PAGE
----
Hearts striker Conor Sammon can hardly wait for the new season to get under way but as a wise old head in a squad peppered with bright young things, he has urged his new colleagues to show more patience when it comes to plotting their future.
A number of the squad have made it on to the radar of clubs down south and on the continent but Sammon said they should carefully weigh up the timing of any move and what they would be giving up at Hearts before being wooed by any other offers that may materialise.
“I think that with my experience, from moving to England and picking up pointers, I can help the younger lads here. They are all a similar age to what I was when I left Kilmarnock. I was ambitious, I wanted to play at the highest level I could and be the best player I could be. Whether that was by doing extra or absorbing info from the older players.
“The one thing I would say to anyone is that you have to make sure it’s the right time to move on if that’s what you’re going to do. I had a chance to go to Scunthorpe when I was at Kilmarnock and went down there but felt it wasn’t the right move. I was happy enough in myself and confident enough to know I could come back because I was growing and I was learning where I was.
“I didn’t feel I had to jump at it because it was there in front of me and looking back I’m pleased about that. You have to make sure it’s right in every area because the grass isn’t always greener. Especially when you are at a club like Hearts, where it’s a big club with great facilities, a great fan base and a good stadium. So there are so many things going for you here.”
A shot at the English Premier League, with Wigan Athletic, was the eventual reward for his patience, before a spell at Derby County was punctuated with loan periods at Ipswich Town, Rotherham United and Sheffield United. But Hearts offered him more.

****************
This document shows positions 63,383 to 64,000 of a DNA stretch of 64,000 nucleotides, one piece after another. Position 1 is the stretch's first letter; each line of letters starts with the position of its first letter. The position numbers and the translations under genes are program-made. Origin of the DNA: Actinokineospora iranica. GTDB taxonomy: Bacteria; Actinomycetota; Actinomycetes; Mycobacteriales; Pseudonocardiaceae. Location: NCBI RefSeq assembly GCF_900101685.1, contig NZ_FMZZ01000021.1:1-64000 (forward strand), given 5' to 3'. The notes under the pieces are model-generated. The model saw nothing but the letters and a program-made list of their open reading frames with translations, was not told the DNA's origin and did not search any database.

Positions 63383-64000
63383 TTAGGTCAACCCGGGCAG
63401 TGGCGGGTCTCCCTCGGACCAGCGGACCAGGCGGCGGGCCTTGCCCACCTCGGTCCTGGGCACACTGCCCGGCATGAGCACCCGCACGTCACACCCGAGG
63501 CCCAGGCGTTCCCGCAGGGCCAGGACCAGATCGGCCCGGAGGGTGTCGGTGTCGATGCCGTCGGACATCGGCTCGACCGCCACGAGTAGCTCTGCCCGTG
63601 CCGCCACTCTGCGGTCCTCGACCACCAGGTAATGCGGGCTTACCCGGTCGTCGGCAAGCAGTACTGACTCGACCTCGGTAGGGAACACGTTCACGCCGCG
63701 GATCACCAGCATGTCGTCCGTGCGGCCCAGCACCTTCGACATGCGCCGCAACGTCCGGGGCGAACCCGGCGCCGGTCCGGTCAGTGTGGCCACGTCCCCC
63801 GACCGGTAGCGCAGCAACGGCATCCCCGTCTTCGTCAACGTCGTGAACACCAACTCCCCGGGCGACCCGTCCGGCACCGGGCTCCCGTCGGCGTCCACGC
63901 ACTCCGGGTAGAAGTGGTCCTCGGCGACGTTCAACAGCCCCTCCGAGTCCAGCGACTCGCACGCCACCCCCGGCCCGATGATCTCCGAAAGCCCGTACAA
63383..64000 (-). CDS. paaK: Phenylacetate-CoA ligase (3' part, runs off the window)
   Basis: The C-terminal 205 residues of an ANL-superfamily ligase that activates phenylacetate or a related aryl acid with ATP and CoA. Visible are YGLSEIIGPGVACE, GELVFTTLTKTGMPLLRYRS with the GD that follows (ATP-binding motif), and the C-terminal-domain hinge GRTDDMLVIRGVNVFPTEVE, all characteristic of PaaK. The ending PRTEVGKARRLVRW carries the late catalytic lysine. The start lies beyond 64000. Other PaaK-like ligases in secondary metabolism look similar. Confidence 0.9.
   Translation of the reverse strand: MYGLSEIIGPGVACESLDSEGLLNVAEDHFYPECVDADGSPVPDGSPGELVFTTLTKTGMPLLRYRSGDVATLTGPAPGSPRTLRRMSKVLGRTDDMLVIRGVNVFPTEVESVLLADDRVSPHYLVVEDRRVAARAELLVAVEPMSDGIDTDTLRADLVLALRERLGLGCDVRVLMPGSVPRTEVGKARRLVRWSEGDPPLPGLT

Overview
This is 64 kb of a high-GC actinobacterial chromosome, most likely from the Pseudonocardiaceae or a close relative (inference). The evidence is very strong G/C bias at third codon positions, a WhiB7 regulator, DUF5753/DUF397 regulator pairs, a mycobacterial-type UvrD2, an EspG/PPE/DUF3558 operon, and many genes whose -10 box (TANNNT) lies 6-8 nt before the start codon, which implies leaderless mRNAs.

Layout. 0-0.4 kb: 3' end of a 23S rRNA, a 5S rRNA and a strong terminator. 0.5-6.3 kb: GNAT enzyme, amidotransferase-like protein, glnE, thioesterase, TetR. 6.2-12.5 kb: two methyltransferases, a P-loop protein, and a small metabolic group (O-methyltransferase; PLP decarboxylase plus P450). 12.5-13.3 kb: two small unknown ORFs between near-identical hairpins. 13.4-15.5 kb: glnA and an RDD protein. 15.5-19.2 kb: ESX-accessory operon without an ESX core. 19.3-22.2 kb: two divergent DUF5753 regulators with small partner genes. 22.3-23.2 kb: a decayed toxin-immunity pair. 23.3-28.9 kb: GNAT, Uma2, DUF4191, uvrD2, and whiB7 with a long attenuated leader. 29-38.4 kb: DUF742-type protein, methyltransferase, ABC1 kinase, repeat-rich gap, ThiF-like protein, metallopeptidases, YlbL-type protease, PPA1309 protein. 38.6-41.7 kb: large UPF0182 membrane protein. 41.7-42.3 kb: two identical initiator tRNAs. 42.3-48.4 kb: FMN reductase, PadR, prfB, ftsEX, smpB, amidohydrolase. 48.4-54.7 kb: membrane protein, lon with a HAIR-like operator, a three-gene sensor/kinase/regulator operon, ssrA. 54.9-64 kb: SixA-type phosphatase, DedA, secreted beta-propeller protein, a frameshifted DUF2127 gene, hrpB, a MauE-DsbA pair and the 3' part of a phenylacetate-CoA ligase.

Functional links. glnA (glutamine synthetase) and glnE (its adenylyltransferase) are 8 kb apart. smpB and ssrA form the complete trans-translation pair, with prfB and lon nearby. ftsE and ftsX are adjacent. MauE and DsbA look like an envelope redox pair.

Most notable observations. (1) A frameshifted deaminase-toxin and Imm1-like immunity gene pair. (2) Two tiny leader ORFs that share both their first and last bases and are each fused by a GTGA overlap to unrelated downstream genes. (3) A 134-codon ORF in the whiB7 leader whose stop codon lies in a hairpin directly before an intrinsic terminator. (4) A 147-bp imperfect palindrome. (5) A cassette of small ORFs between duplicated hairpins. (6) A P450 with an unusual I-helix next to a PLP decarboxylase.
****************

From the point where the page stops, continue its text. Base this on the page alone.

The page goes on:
One of the biggest enticements at the moment is the opportunity to play in Europe, with the first qualifier, against Estonian side FC Infornet, at Tynecastle, on Thursday. That, along with Hearts’ showings on the home front in the past couple of seasons, and the stability a three-year deal affords him and his family, had a major role to play in the Irish striker moving back to Scotland.
“It’s a really nice thing to be a part of. Obviously it will be a tough sort of challenge – the type you look for as a player.
“The league is going to be tough this season, a lot of good players and teams, we’re going to be pushed. We have to make sure we’re at a high level if we want to be successful. And I’ve no doubt that playing in Europe as well will be tough. We’re under no illusions, we’re going to need to be right on it if we want to keep progressing through the qualifying.
“Before I came here I spoke to the manager and you could get a vibe about how demanding a manager he is and what he expects from his players and I have no problem with that. I’m a player who enjoys getting stuck in, enjoys the roll up your sleeves type thing and really working as part of a team.
“Strikers can get labelled as, let’s say, lazy or not interested in doing the other side of the game. I’ve always been coached and brought up to be the total opposite of that and to be the first line of defence. That’s something I’ll be looking to bring Hearts, to help some of my team-mates as well and to keep pushing each other. The intensity, it’s been really good. I love that sort of challenge of going into training every day knowing you are going to be pushed hard.”
That attitude provided a return of 18 goals in 27 games for Kilmarnock at the beginning of the 2010-11 season, provoking that move to Wigan, and Sammon still considers it one of the best spells of his career.
“My most successful period was in my last season at Kilmarnock under Mixu Paatelainen. He came in and really transformed the way we were playing, he got us passing out from the back and gave us loads of confidence..”
Sammon is aware of what his strengths are as a player and feels they can be deployed to full effect at Hearts. “I’m a strong, powerful runner who enjoys playing on the last man. I want to create space for my team-mates so it’s exciting coming to a new team, trying to bring what I’ve got to the side and create an understanding with the other players. That has already been happening in the first week I’ve been here and will get stronger when we start playing games and they are coming thick and fast.”
His first taste of European football cannot come quickly enough, though. In that regard, he has shown more than enough patience.